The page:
ALC8026 : Language Learning
- Offered for Year: 2019/20
- Module Leader(s): Dr Christopher Leyland
- Lecturer: Dr Elaine Lopez
- Owning School: Education, Communication & Language Sci
- Teaching Location: Newcastle City Campus
|Semester 1 Credit Value:||20|
To introduce students to several different theoretical perspectives and related concepts and empirical research prevalent in the field of Second Language Acquisition (SLA) and to show some ways that these perspectives relate to each other.
Outline Of Syllabus
The syllabus is designed so as to provide students with different perspectives within the field of Second Language Acquisition (SLA). First they will be introduced to prevalent cognitive/psycholinguistic approaches to SLA and key concepts and theories therein. Once this approach has been examined, students will be introduced to alternative perspectives, with a particular focus on more ‘social’ views that investigate learning and teaching in social interaction. In sessions 8 and 9 students will focus on two important sites of debate: language learning goals and age. They will examine widespread, traditional views on these topics and will then discuss alternative viewpoints, with a view to developing a critical understanding of established ideas.
Session 1: Module Introduction
‘Cognitive’ Approaches to Second Language Acquisition (SLA)
Session 2: L earning Vocabulary
Session 3: L earning Grammar
Session 4: Communication and Learning Strategies
Alternative Perspectives in SLA
Session 5: SLA reconceptualized: a social perspective
Session 6: Sociocultural Theory and SLA
Session 7: Language learning/teaching in and outside the classroom
Session 8: Age and Language Learning
Session 9: Goals of Language Learning
Session 10: SLA today
Session 11: Assignment Preparation
|Scheduled Learning And Teaching Activities||Lecture||12||2:00||24:00||N/A|
|Guided Independent Study||Assessment preparation and completion||1||40:00||40:00||N/A|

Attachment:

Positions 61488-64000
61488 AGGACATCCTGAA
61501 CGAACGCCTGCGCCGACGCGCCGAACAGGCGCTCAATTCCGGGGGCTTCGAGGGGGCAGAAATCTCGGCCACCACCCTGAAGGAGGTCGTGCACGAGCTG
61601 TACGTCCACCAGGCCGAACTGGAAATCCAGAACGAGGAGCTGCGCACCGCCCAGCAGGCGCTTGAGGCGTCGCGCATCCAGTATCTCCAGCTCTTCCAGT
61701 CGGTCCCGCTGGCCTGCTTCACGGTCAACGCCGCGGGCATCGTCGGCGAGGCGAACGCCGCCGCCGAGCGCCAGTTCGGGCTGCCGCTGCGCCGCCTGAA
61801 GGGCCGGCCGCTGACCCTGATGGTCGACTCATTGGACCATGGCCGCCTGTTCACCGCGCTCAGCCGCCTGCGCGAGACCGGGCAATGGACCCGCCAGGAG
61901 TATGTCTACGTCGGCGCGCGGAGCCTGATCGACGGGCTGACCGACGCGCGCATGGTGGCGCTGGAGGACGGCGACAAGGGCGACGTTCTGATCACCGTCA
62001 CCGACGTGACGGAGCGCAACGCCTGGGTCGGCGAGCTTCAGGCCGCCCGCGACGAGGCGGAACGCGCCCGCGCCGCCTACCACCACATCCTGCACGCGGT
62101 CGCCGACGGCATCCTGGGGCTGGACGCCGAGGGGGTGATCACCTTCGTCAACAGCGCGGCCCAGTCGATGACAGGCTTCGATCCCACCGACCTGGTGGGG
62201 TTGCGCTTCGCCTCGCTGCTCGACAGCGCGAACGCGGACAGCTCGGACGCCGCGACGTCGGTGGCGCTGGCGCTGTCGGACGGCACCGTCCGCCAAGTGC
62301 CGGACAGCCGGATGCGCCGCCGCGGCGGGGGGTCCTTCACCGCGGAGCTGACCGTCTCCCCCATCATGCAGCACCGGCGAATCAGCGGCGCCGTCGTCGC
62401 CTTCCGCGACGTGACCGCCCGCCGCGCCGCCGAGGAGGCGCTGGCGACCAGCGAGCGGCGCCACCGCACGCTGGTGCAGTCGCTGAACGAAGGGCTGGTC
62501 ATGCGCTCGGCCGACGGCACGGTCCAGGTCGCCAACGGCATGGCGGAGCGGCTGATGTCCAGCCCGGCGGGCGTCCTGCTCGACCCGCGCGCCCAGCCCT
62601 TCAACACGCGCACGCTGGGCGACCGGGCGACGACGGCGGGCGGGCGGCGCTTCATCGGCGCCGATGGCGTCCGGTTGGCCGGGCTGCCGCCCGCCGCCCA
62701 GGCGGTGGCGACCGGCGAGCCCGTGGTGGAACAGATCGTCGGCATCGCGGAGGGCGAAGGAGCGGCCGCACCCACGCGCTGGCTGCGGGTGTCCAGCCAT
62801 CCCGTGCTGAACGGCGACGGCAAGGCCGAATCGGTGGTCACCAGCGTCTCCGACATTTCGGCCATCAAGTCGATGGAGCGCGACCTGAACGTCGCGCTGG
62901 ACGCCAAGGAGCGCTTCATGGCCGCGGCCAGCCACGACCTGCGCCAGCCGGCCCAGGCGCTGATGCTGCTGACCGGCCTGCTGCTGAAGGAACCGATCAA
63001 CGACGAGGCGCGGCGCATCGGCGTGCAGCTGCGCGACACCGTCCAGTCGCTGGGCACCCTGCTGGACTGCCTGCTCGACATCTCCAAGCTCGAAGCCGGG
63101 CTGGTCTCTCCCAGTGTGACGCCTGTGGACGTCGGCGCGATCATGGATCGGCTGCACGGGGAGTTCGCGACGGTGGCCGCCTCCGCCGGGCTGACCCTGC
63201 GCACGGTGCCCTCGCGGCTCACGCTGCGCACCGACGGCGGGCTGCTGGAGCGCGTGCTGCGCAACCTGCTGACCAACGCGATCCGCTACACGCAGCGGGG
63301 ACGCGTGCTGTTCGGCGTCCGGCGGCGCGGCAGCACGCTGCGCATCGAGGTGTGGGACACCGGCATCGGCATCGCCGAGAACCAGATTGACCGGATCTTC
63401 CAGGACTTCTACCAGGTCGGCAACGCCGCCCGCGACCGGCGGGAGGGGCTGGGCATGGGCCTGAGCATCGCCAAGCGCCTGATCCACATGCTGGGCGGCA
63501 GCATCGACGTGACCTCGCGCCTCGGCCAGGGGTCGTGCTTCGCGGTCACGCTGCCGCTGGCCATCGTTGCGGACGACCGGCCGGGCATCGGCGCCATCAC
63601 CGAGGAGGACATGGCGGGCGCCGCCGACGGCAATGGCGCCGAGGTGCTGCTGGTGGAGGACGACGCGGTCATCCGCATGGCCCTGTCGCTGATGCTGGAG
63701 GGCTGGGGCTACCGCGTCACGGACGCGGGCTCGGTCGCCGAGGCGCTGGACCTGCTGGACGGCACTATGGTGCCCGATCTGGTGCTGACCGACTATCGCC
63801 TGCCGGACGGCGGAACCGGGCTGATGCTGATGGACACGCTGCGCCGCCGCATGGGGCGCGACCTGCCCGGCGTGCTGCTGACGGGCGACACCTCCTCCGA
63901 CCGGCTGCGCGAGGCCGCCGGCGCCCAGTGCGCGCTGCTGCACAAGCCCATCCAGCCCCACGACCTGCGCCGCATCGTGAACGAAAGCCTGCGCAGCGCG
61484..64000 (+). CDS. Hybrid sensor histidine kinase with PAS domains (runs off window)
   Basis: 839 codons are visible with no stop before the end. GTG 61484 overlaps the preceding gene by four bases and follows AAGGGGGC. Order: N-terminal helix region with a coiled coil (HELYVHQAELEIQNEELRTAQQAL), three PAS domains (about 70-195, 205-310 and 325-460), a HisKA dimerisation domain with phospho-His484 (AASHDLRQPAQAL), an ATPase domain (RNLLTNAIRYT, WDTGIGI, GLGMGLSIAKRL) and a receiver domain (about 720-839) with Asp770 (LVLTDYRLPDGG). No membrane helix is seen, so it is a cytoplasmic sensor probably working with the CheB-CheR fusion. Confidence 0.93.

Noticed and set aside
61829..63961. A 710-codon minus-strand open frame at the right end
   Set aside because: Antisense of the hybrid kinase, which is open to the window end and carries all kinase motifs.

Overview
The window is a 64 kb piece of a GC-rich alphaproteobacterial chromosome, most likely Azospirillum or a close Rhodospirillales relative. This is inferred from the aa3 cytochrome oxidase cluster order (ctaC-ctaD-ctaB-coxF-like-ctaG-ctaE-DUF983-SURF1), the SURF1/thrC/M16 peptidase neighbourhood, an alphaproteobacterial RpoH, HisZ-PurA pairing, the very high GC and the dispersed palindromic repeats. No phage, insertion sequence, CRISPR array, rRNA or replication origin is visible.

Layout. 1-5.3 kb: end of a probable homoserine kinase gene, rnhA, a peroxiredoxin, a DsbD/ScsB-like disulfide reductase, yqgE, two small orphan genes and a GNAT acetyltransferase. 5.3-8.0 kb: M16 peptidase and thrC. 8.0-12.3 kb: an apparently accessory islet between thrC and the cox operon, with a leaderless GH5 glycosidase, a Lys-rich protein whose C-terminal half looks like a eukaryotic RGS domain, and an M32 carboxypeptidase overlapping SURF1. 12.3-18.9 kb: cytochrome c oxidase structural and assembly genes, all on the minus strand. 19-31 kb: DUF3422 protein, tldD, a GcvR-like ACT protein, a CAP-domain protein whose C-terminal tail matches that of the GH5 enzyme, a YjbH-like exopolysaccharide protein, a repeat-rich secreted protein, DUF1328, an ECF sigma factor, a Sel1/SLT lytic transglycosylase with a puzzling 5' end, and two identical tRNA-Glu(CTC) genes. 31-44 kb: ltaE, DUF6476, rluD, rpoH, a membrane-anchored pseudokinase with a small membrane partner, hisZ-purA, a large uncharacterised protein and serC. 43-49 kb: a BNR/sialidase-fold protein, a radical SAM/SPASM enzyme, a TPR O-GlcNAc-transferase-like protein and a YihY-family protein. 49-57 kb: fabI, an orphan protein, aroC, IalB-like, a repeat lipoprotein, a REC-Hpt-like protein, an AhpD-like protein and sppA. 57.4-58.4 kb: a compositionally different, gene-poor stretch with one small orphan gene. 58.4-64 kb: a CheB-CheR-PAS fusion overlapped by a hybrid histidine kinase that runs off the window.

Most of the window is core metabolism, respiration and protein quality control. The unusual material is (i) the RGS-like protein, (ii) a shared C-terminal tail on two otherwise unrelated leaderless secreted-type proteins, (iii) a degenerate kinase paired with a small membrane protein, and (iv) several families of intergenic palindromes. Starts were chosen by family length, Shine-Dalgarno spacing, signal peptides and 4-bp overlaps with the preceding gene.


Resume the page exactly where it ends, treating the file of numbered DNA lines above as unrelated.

|Guided Independent Study||Directed research and reading||1||20:00||20:00||N/A|
|Scheduled Learning And Teaching Activities||Small group teaching||5||1:00||5:00||N/A|
|Guided Independent Study||Independent study||1||111:00||111:00||N/A|
Teaching Rationale And Relationship
As a deep understanding of various perspectives and debates amongst these perspectives is central to achieving the Learning Outcomes of this module, a range of sites for the presentation of information and discussion is required. Large group lectures are an ideal platform for the presentation of information and the explanation of new ideas to the whole class. Seminars are used as a site for students to more fully develop a deep understanding of these ideas via discussion and clarification with the seminar leaders and other students. A module blog is also used for discussion. Lectures, seminars, the module blog and one-to-one tutorials with the module leader are used for discussion and support for assignments.
The format of resits will be determined by the Board of Examiners
|Reflective log||1||M||20||A reflective diary of 500-600 words (excluding references)|
|Essay||1||M||80||An essay of 3000 words (+/- 10%, excluding references)|
Assessment Rationale And Relationship
There will be two assessments used for this module:
- Reflective log. This will be submitted roughly mid-way through the module. For this log, students will describe a recent experience they have had as a language learner, teacher and/or SLA student and relate it to at least one theoretical approach and/or concept in SLA that has been covered in the module to that point. Finally, they will briefly describe at least one empirical study that somehow relates to this experience. This will (1) prompt the students to relate the theoretical and conceptual content of the course to their own personal experience, and (2) allow the module leader to gage the students’ level of understanding and reflection, which will feed into the teaching in lectures and seminars.
- Essay. There are a choice of titles that relate to the topics covered on the module, incorporating a critical analysis of traditional assumptions in language teaching and learning, discussion of the nature and goals of L2 learning, a discussion of different approaches to Communication and/or Learning Strategies, the application of theories of SLA to classroom practices, and an open question to address any critical site of contention in SLA. Students can, alternatively, choose a topic of their own as long as it is ratified by the module leader a month before the deadline. Titles will be made available soon after the start of the course.